THE ceaseless march of football makes it easy to forget that this time last year Gretna were a fully-fledged top flight club. On the corresponding weekend last season Davie Irons took his team to face Rangers at Ibrox, where they played in front of almost 50,000 people.
Another time, another place. And another life for Irons. On Tuesday night he was spotted galloping across the Easter Road turf to embrace his Morton players after an epic 4-3 win over Hibs in the Co-Operative Insurance Cup. Mick Wadsworth, who took over as caretaker manager from Irons when the lifeblood began to visibly drain from Gretna, has been linked with a coaching job in St Kitts and Nevis. All the while weeds continue to creep up the disused floodlight pylons at Raydale Park, the extinct football club's old home.
Last week saw Gretna officially placed in liquidation, although it has been a formality since the club resigned from the Scottish Football League in June. This was the endgame anticipated by the illness which struck down Brooks Mileson, the club's eccentric and now ailing benefactor. Little has been heard of Mileson since February, although Carlisle United are now pursuing him for sponsorship money owed by the Sunderland-born businessman. On the same day that insolvency firm Wilson Field filed Gretna's liquidation papers Mileson was being described as "too slow and retarded" to attend a court in Carlisle. A medical professor was quoted as saying that although the exact nature of his illness remains unclear, "its effects are evident". The judge ruled that medical evidence must be provided in ten weeks to prove Mileson is unfit to fight the case.
When surveying the wreckage of a club which had existed since the 1940s it is difficult to escape the feeling that the locals have been poorly served. As ever in such times the fans, along with those local small businesses among the long list of creditors, have born the emotional and economic brunt, but have impressed with their fortitude. A new club, called Gretna 2008, has won each of three competitive games this season after their application to join the East of Scotland League was accepted. A year ago it was Ibrox, this afternoon it is the Civil Service Sports Ground in Muirhouse, for a date with the Civil Service Strollers.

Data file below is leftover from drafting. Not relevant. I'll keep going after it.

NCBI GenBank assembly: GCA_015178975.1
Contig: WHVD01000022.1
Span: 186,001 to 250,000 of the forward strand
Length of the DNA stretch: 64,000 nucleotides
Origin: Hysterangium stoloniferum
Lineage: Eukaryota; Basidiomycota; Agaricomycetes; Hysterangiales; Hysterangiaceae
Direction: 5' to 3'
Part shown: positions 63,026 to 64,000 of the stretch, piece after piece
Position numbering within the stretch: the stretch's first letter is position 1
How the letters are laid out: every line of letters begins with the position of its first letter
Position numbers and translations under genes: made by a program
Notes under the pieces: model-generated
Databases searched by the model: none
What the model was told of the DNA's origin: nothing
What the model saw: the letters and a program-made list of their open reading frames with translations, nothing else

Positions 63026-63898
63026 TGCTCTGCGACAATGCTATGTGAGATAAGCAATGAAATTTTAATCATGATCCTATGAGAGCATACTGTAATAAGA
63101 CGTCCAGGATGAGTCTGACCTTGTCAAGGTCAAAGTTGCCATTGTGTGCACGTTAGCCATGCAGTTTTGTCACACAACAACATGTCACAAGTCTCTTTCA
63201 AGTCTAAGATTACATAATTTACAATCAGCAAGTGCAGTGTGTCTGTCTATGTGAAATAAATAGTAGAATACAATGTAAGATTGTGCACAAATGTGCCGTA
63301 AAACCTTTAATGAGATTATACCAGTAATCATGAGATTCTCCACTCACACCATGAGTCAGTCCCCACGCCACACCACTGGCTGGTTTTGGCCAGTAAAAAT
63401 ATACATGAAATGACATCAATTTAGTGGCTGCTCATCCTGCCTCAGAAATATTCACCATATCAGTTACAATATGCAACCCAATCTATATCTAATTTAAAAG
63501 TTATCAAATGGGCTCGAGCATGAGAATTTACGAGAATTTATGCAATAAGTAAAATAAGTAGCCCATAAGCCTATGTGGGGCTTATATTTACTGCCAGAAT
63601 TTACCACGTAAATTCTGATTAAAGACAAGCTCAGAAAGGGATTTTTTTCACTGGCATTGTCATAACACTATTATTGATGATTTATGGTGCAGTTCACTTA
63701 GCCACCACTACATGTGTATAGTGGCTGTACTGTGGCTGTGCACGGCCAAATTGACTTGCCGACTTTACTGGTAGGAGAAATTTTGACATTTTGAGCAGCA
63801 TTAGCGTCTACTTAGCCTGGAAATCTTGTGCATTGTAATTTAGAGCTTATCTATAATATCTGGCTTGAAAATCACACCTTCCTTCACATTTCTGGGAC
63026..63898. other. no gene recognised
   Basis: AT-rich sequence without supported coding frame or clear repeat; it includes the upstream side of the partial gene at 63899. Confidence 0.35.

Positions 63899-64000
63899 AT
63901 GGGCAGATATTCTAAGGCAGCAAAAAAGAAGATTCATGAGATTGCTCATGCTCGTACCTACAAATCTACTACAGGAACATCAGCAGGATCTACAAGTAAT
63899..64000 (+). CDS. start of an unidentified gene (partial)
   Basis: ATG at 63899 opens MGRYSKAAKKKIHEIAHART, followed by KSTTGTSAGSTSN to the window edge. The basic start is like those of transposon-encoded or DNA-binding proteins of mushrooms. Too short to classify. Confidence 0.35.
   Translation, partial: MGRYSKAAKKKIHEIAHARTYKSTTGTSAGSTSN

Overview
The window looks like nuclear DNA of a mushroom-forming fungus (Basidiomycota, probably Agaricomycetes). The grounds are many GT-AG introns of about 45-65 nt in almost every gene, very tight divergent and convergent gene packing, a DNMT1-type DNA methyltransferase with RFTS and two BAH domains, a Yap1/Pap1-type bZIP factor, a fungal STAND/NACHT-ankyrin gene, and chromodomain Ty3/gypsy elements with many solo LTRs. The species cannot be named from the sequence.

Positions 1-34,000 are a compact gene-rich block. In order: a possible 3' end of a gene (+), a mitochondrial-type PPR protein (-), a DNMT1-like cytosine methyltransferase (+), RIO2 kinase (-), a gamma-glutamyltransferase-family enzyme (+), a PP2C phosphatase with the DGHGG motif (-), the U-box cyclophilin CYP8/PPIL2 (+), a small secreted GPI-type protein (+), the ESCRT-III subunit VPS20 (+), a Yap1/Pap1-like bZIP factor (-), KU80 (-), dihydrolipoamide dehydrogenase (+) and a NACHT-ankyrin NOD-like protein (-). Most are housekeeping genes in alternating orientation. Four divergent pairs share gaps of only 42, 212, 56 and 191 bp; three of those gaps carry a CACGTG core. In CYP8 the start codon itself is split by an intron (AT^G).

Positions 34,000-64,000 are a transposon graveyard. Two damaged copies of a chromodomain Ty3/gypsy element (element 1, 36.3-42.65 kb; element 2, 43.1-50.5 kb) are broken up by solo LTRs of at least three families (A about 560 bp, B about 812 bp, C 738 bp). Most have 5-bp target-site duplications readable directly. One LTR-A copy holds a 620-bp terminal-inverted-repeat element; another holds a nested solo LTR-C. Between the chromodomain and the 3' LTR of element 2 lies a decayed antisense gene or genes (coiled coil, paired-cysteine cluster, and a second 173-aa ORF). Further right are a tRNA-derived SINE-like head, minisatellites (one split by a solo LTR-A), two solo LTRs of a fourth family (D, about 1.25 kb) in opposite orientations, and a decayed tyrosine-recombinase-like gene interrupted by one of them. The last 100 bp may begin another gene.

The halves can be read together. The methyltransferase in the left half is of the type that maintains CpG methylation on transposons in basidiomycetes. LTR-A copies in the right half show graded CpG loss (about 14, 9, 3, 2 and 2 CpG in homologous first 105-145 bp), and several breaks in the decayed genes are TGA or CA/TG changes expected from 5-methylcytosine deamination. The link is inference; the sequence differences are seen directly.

The last time Gretna played an Edinburgh-based side was at the end of last season, when the club signed-off with a 1-0 win over Hearts. Gretna subsequently folded, but the club badge prevails, as does redoubtable former chairman Ron McGregor.
The administrator was quite helpful on this bit of detail," he reported this week. "He (David Elliot] let Gretna 2008 buy the rights to the old club badge. And the team wear black and white hoops. At the public meeting held to set up the club there was a very strong desire voiced to go back to the old black and white hoops. The move away from that, to white tops, was one of the cosmetic changes implemented under Brooks Mileson's management."
McGregor was surprised to receive a call from Mileson earlier this month. "We have a mobile number that he used when he was in better health," he said. "Most of the time it goes unanswered. Just once we had a reply from him to say he was still in the hands of neurologists at Newcastle. His voice was certainly not his normal speaking voice. Most of the conversation, you won't be surprised to hear, consisted of a bit of a diatribe against the administrator."
McGregor provides the old Gretna with a link to its old English Northern League past of tottie scones and generous drams. He is one of the few who have remained. Mileson moved on to fight another battle, while the players have scattered to the four winds.
McGregor has watched all of Gretna 2008's games this season, and clearly yearns for the day when they will play back in the small border town. At present the team is based in nearby Annan, the town of rivals – and chief beneficiaries of Gretna's demise – Annan Athletic. Elliot, now the liquidator, has not been receptive to the new club's wish to hire out Raydale Park on a game-by-game basis. He is concerned it gives the impression of squatters at a time when he is seeking to entice bids for the land.
There is some activity at Raydale Park, although it occurs in the car park. The Sunday market which sustained Gretna during their non-league days remains, and provides a modest income stream for the liquidator.
This sum will go towards paying back those creditors who next gather on 11 September, at a hotel in Carlisle rather than Gretna. McGregor suspects the change of venue is because "a lot of resentment remains in the town". Clearly not everyone has moved on.